The Department of Veterans Affairs (VA) is in the final stages of planning for its transition to a commercial electronic health record (EHR) system, but faces congressional concern on two fronts: the agency’s inability to reliably define costs for the existing VistA system, and its estimate of $4.8 billion to maintain the system throughout the EHR transition effort.
At a hearing of the House Veterans Affairs Subcommittee on Technology Modernization, members of Congress questioned VA officials about the lifespan of the legacy EHR system, and the transition to Cerner’s Millennium platform.
“As the nationwide Cerner rollout progresses, VA will decommission VistA instances as necessary. However, during the transition period, VA must maintain VistA to ensure current patient record accessibility, and to ensure quality care,” explained Dr. Paul Tibbits, executive director of the Office of Technical Integration within VA’s Office of Information Technology (OIT).
While VA estimates it will spend $4.8 billion on maintaining VistA for the 10-year transition period, testimony from the Government Accountability Office (GAO) highlighted uncertainties in that estimate.
“VA believes VISTA has cost $2.3 billion between 2015 and 2017, but this figure is neither reliable nor comprehensive. VA can only reliably account for $1 billion of the $2.3 billion total. The source data for the remaining $1.3 billion, which largely accounted for VistA’s infrastructure, related software, and personnel costs, were not well documented,” said Carol Harris, director of IT acquisition issues at GAO.
“VA cannot fully define VistA, and that’s the problem,” she added. Harris also noted that VA had not submitted its 10-year cost estimate to GAO, and that she expected true costs would likely be higher.
The need for estimates over solid figures concerned members of Congress.
“We have a cost estimate of $10 billion for Cerner, you have a cost estimate of $4.8 billion to maintain VistA, but we don’t have any confidence in what VistA actually entails, so I don’t think we have any confidence in that $4.8 billion dollars. More importantly, that makes me have less confidence in the $10 billion estimate for Cerner as well,” said Rep. Susie Lee, D-Nev.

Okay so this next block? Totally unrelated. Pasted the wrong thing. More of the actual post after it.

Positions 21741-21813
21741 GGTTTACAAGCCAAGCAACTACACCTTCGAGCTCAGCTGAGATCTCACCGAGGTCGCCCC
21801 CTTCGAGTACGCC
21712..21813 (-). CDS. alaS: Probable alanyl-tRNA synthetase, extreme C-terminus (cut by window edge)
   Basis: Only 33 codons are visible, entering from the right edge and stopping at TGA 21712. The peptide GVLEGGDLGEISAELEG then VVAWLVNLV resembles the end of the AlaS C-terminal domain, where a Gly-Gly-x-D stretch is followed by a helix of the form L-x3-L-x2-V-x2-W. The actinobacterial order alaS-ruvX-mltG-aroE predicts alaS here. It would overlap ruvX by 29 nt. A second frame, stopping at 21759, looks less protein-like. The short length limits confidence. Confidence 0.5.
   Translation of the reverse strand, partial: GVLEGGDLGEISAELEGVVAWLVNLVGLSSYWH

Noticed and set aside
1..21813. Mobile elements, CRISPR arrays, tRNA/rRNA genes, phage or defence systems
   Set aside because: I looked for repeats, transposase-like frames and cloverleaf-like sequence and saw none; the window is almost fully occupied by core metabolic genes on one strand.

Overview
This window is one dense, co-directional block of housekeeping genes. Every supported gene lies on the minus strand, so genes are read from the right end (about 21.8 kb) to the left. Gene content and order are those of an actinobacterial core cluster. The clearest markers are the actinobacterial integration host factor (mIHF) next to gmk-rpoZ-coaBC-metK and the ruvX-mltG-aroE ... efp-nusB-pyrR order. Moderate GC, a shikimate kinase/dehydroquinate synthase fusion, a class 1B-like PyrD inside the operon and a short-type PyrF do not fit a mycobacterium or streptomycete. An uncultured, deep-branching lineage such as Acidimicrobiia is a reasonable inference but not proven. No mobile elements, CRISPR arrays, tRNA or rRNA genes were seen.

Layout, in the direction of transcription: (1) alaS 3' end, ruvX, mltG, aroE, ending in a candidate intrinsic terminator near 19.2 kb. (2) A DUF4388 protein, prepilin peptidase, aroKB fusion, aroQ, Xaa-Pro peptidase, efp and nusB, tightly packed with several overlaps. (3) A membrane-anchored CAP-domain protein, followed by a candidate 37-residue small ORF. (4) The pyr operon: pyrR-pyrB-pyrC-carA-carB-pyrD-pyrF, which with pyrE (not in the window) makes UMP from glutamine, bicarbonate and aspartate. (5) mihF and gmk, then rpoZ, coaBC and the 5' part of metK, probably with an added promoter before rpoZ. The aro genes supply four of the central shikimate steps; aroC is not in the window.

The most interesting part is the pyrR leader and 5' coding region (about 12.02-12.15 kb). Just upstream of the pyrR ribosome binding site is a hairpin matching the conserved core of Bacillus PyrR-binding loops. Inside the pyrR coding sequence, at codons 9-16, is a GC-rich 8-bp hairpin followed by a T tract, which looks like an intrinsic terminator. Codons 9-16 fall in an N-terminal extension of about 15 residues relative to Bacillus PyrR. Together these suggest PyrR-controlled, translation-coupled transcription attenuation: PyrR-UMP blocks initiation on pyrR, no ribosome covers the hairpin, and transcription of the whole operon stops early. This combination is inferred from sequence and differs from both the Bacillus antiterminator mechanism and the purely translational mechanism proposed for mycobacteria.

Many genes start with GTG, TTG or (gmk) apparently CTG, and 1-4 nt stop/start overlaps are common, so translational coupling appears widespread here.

VA officials pointed to the agency’s ongoing implementation of Technology Business Management (TBM) at the department, and TBM’s ability to help VA better understand VistA costs. In addition, Cerner will conduct assessments of VistA instances as they replace them, with three sites already analyzed. However, Harris noted that “until VA can fully define VistA, they will not be in a position to accurately report the cost.”
Regarding the Cerner platform, VA officials noted that during initial operating capability (IOC) at the platform’s first sites, the Millennium platform will host 10 key clinical data elements with data going back three years, and with the goal to expand that to 18 elements by the end of the IOC phase. This means that for physicians, “it is possible one will need to use multiple systems in the context of a clinical encounter,” said Dr. Thomas O’Toole, senior medical advisor at the Veterans Health Administration.
Another concern that emerged during the hearing is that not all aspects of VistA will not be covered by the Cerner platform. Citing an estimate that 40 percent of VistA would not be included in the Cerner platform, VA officials noted that the majority of VistA would be modernized through the EHR effort, VA’s Financial Management Business Transformation effort, or in the department’s supply chain modernization effort.
On a positive note, VA officials noted that they are piloting a program to migrate many of VistA’s 130 instances to the cloud. Tibbits noted that VA has already piloted the migration of one instance, and 70 instances of VistA live in a DISA data center that is closing soon, and will be migrated to the cloud.